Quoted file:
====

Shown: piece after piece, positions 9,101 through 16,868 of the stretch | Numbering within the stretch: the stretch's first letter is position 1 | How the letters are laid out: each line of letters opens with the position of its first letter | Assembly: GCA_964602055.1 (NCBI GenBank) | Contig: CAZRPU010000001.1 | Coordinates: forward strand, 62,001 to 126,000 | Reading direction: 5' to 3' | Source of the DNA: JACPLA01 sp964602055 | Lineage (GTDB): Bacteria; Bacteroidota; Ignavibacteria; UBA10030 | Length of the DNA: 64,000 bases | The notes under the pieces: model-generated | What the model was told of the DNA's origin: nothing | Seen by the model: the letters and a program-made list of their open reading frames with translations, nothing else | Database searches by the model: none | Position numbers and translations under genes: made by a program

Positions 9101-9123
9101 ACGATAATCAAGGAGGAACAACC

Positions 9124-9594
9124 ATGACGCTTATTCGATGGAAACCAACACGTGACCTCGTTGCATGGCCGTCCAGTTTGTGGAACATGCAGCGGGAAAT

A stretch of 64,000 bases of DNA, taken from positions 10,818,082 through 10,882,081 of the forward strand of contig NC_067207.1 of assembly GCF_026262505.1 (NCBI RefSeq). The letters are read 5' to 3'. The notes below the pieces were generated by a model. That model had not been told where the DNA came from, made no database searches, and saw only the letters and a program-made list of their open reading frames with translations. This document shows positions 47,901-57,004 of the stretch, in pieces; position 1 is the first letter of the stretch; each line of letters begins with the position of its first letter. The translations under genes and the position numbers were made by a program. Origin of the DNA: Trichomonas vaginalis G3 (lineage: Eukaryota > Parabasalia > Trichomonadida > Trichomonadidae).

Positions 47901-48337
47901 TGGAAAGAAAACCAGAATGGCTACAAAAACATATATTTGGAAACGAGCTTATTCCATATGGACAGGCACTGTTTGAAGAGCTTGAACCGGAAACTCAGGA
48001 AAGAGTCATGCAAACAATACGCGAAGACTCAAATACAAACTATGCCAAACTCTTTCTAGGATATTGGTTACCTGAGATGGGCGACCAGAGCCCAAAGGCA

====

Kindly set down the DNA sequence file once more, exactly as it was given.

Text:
Shown: piece after piece, positions 9,101 through 16,868 of the stretch | Numbering within the stretch: the stretch's first letter is position 1 | How the letters are laid out: each line of letters opens with the position of its first letter | Assembly: GCA_964602055.1 (NCBI GenBank) | Contig: CAZRPU010000001.1 | Coordinates: forward strand, 62,001 to 126,000 | Reading direction: 5' to 3' | Source of the DNA: JACPLA01 sp964602055 | Lineage (GTDB): Bacteria; Bacteroidota; Ignavibacteria; UBA10030 | Length of the DNA: 64,000 bases | The notes under the pieces: model-generated | What the model was told of the DNA's origin: nothing | Seen by the model: the letters and a program-made list of their open reading frames with translations, nothing else | Database searches by the model: none | Position numbers and translations under genes: made by a program

Positions 9101-9123
9101 ACGATAATCAAGGAGGAACAACC

Positions 9124-9594
9124 ATGACGCTTATTCGATGGAAACCAACACGTGACCTCGTTGCATGGCCGTCCAGTTTGTGGAACATGCAGCGGGAAAT

A stretch of 64,000 bases of DNA, taken from positions 10,818,082 through 10,882,081 of the forward strand of contig NC_067207.1 of assembly GCF_026262505.1 (NCBI RefSeq). The letters are read 5' to 3'. The notes below the pieces were generated by a model. That model had not been told where the DNA came from, made no database searches, and saw only the letters and a program-made list of their open reading frames with translations. This document shows positions 47,901-57,004 of the stretch, in pieces; position 1 is the first letter of the stretch; each line of letters begins with the position of its first letter. The translations under genes and the position numbers were made by a program. Origin of the DNA: Trichomonas vaginalis G3 (lineage: Eukaryota > Parabasalia > Trichomonadida > Trichomonadidae).

Positions 47901-48337
47901 TGGAAAGAAAACCAGAATGGCTACAAAAACATATATTTGGAAACGAGCTTATTCCATATGGACAGGCACTGTTTGAAGAGCTTGAACCGGAAACTCAGGA
48001 AAGAGTCATGCAAACAATACGCGAAGACTCAAATACAAACTATGCCAAACTCTTTCTAGGATATTGGTTACCTGAGATGGGCGACCAGAGCCCAAAGGCA